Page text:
Addie ProvidenceDear Addie,

I will graduate from seminary in May and am in the process of exploring two job opportunities. Today, a friend told me how excited she was to be applying for one of these positions. I shared with her that my resume was also at that particular place.  At this point, I feel like my friend is a better fit for the position. She already has some semi-connections with the church, knowing some people there. While I am excited about considering this position as well, I feel as though I am a better match in the second position I’m seeking. Any suggestions on how to proceed? In a way I feel like it is wasting time to continue considering the first position for which my friend seems to be a better match.

Also, this may not be the last time a friend will be applying for the same position[s] that I am. Is there a particular etiquette to observe? Any suggestions will be appreciated.

Needing to Know


Dear Needing to Know,

I know how short time seems in your last semester of school, but opportunities to interview with churches are an important part of your education. Whether you are right for the job or not, you may offer something in the interview that the committee needs to hear or think about for their process. The experience may offer you something you need to learn or consider for the future.

Withdrawing from a search process because you feel that your friend is a better fit does not mean that your friend will get the job.  The problem with your deciding which person is the best fit for the church without meeting with the church first is that you don’t have all of the information you need to make that call.

Being on a search committee can be a spiritually significant experience. Effective committees use the opportunity to not only search for a new minister, but to pray about and talk about what new possibilities and commitments God might want them to consider. Like the person who prays, “God, may something happen in worship today that’s not in the bulletin,” churches and ministers who are looking for each other would be wise to pray, “God, may something happen in this process that moves beyond our expectations.”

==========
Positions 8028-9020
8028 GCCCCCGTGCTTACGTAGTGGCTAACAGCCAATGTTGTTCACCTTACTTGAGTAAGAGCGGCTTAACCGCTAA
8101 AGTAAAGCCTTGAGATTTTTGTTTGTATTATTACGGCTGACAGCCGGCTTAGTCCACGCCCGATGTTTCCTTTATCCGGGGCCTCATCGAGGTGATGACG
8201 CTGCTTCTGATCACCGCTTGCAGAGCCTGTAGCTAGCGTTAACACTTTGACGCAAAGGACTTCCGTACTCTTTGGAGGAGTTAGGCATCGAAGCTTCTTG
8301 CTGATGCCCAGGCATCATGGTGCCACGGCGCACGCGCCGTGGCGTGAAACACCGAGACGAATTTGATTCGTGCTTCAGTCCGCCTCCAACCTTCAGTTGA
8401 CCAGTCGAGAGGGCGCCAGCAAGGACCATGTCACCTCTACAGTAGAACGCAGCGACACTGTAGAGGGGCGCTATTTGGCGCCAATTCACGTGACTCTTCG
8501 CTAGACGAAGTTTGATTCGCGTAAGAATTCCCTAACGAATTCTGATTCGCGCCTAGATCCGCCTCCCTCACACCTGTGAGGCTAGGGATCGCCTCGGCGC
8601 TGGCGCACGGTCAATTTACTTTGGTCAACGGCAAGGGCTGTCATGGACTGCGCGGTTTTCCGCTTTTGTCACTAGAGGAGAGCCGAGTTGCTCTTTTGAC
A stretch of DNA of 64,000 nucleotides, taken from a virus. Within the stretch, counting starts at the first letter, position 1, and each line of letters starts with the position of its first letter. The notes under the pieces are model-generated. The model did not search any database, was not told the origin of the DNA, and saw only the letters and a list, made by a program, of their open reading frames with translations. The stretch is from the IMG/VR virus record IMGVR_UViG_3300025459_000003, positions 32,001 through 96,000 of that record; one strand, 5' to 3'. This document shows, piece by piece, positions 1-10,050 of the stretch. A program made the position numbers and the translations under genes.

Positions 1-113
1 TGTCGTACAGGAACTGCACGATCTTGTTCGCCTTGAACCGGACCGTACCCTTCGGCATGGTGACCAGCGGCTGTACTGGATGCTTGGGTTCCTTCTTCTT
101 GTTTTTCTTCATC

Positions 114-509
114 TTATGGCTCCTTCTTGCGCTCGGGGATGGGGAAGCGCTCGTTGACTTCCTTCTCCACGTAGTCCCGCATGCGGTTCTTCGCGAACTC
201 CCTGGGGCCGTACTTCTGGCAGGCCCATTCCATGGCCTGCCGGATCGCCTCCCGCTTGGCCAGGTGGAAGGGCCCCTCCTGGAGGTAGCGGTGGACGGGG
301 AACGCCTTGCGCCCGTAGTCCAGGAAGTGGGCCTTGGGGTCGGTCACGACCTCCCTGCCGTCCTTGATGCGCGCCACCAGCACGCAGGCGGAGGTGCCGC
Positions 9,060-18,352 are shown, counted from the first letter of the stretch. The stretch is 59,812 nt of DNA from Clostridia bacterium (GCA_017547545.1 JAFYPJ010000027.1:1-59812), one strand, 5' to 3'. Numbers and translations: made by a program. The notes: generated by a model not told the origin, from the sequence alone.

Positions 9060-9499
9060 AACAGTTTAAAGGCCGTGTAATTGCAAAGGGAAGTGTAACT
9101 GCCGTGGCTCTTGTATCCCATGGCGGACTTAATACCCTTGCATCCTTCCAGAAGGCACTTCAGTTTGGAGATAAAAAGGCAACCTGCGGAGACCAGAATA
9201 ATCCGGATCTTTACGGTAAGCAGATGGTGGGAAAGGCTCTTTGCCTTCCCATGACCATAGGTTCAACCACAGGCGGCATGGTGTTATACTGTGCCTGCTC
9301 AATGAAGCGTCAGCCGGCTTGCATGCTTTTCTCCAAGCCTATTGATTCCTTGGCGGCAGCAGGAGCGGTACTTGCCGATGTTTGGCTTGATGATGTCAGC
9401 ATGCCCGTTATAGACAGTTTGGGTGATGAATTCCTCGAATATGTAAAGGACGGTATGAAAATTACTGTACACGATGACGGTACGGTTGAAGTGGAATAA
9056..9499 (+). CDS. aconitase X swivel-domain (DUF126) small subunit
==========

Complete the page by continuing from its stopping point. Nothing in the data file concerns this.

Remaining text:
Talking to a variety of candidates can enrich a committee’s process, spark their imaginations, raise questions they need to hear and ask, and help them listen for God. Your participation would likely help the committee fulfill its own ministry. Finding the right person for a church position takes a village that may need to include you.

Friends in ministry often find themselves applying for the same positions. Being upfront and letting your friend know that you both applied for the same job, as you did, was honest and respectful of your friendship. At the same time, showing respect for a search committee that reaches out to you is important as well. This may mean keeping the conversation you have with the committee within the boundary of that meeting. Keep remembering that everyone in this picture is trying to be faithful to the call to serve Christ’s church.



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The photo of Addie Davis is provided courtesy of Special Collections, Jack Tarver Library, Mercer University, Macon, Georgia.